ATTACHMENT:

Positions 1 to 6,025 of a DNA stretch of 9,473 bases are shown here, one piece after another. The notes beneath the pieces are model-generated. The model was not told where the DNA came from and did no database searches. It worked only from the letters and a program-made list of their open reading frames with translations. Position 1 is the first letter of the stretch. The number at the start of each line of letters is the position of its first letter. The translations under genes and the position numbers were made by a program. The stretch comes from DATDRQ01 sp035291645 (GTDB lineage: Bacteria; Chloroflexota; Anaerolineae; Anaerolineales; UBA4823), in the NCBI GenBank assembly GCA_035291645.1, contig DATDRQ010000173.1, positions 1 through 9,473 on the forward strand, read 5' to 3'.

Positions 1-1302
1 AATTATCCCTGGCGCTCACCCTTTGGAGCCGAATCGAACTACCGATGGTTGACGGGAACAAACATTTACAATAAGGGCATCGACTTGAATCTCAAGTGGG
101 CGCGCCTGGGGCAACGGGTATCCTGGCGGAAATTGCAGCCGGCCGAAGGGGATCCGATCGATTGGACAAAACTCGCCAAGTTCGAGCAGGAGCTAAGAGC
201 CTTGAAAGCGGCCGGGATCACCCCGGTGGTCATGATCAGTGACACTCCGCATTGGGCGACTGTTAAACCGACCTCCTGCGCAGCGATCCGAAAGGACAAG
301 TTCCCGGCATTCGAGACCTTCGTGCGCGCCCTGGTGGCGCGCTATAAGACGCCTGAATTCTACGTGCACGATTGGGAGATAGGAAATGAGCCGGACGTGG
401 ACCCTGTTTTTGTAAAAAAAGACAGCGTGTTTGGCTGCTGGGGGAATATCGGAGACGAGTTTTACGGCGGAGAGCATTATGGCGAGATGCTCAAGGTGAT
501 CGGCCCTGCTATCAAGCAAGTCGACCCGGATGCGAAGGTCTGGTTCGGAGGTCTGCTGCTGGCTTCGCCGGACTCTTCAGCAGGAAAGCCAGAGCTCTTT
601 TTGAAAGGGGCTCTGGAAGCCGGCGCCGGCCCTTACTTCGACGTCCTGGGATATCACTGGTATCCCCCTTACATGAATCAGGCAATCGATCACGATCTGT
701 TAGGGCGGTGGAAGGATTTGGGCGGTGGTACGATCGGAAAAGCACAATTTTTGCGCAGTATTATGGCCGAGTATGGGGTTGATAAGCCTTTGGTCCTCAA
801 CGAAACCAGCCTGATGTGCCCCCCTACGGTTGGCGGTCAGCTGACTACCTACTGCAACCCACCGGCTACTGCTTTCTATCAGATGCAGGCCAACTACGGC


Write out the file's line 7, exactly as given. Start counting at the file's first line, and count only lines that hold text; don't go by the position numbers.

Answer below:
401 ACCCTGTTTTTGTAAAAAAAGACAGCGTGTTTGGCTGCTGGGGGAATATCGGAGACGAGTTTTACGGCGGAGAGCATTATGGCGAGATGCTCAAGGTGAT